Gaming Gods
Gaming Gods: Tim Schafer

The eagle eyed among you may have noticed that the previous entrants into our Gaming Gods series have been pioneers from the East, however there as just as many incredible and influential designers over in the West. It can’t be argued that this weeks gaming god has shaped an entire genre, and indeed recently managed to kickstart an appreciation for it after years of its stagnation. We are of course talking about the adventure game genius that is Tim Schafer.

Tim Schafer is known for some of the industry’s finest adventure games as well as creating games that go beyond peoples expectations. Every title oozes creativity and humour, and every title places the joy of gameplay right in the heart of its experience. Schafer however didn’t start out with such glamorous projects under his belt, he pretty much found himself in a situation that allowed him to go on to create such great things. This first situation arose out of an opportunity to work at Lucasfilm Games whilst he was studying computer science at UC Berkley. After an awkward phone interview, where he essentially revealed he had pirated a previous Lucasarts game, he bagged the job thanks in part to an amusing comic strip he provided as way of apology; the comic in question showed him applying, and getting, the job with Lucasarts, it was also staged out like a text adventure game.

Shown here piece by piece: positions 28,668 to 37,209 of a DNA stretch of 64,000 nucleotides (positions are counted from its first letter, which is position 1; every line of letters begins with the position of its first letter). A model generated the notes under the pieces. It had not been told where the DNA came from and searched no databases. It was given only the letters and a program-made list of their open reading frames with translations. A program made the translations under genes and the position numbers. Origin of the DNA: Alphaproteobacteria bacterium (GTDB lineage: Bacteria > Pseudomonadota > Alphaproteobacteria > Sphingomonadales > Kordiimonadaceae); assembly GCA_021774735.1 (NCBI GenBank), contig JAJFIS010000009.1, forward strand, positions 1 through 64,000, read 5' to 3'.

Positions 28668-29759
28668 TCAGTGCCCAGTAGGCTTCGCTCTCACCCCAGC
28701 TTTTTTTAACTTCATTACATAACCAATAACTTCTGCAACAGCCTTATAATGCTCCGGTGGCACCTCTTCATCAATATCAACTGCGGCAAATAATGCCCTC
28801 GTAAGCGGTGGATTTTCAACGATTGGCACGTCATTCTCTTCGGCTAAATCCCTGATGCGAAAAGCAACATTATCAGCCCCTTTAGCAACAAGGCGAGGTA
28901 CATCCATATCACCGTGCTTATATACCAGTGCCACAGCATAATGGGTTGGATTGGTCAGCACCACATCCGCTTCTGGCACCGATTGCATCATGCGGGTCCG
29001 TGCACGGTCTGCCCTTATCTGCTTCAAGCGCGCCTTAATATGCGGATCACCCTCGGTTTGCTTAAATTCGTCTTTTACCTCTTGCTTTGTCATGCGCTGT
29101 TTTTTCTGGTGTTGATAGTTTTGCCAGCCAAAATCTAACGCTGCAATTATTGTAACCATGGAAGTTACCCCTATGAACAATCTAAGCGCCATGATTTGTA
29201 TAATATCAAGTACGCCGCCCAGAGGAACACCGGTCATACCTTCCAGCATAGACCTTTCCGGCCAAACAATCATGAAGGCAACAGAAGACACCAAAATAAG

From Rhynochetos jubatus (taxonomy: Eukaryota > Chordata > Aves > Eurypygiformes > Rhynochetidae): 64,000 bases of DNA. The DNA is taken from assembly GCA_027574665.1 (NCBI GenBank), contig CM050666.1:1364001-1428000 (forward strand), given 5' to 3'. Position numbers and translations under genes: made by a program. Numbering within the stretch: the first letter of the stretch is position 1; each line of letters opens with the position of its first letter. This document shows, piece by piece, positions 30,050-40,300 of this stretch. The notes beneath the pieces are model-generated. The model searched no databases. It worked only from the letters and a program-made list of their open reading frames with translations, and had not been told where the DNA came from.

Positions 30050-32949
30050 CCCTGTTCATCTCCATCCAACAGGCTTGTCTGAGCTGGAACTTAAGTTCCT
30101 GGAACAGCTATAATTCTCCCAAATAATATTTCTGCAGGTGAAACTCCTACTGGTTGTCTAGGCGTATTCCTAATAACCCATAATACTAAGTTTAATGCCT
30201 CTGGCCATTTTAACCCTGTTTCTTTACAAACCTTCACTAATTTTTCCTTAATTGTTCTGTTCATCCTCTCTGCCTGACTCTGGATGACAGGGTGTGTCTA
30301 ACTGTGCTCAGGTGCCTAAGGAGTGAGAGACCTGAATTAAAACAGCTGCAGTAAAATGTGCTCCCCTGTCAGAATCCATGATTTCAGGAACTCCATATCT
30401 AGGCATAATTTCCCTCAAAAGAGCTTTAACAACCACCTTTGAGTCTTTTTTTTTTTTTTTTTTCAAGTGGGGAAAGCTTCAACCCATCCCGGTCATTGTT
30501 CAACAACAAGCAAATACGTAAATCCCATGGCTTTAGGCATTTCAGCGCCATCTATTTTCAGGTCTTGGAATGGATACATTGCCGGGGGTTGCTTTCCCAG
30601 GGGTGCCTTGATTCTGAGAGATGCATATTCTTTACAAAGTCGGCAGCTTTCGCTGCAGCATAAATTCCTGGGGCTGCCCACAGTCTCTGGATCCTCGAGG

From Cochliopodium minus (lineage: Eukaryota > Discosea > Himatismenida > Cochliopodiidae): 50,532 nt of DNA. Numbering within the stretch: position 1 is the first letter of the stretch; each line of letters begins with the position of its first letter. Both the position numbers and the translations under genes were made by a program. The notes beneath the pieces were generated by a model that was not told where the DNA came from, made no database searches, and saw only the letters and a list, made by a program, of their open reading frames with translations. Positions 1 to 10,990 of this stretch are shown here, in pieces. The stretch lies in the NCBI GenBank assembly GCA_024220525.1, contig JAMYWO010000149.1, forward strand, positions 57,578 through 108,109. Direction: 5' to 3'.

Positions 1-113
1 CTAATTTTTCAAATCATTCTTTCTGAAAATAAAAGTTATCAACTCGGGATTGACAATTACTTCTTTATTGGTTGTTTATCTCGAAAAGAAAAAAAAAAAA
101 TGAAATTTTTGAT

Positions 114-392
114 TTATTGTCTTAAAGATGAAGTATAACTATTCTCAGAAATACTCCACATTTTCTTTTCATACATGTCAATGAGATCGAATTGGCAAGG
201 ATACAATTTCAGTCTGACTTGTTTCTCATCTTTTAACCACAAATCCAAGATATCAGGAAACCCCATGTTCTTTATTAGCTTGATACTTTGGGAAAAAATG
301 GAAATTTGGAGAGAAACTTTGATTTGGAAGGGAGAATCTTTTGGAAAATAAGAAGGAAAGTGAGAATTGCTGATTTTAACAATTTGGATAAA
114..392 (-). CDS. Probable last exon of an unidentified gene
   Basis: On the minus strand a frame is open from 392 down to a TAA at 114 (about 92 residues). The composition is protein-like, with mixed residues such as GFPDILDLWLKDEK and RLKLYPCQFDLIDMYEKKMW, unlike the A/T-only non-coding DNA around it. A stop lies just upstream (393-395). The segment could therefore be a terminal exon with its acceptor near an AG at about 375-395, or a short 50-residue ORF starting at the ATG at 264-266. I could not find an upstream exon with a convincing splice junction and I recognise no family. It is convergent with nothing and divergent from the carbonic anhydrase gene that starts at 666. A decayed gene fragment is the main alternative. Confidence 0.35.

The next opportunity for Schafer is in fact a double edged one. For Schafer, at the time, it must have felt like an opportunity missed; yet in hindsight, Atari turning down his job application was a missed opportunity for Atari and a near miss for Schafer. If Schafer had left to join Atari would we have ever had the genius games he went on to produce? Would we even have his development company Double Fine? Whats certain is that if he had left we wouldn’t have had The Secret of Monkey Island, least not in its current and comical guise. No, before Schafer became involved in the writing and programming of the title, it was intended to be a serious adventure game but thanks to more amusing placeholder text by Schafer and fellow programmer Dave Grossman, series creator Ron Gilbert was convinced to change the tone of the title. It’s a good thing he did too as it went on to become the most recognised and acclaimed games of the genre, and it and it’s many sequels are all still loved to this day.

Schafer however begins to really emerge into the Gaming Gods category when you take a look at the first project he was co-lead designer for, Manic mansion: Day of the Tentacle. Here, in the sequel to Ron Gilbert’s Manic Mansion, you were faced with another hilarious point-and-click adventure against a tentacle that had gained sentient life and supreme intelligence, and so naturally was hell bent on global domination. Day of the Tentacle etched itself a place in the hearts of anybody who played it, it met such critical acclaim that many still revere it as one of the best games of the genre, it was once again another success for Schafer, and another mark left by him on the world of videogames.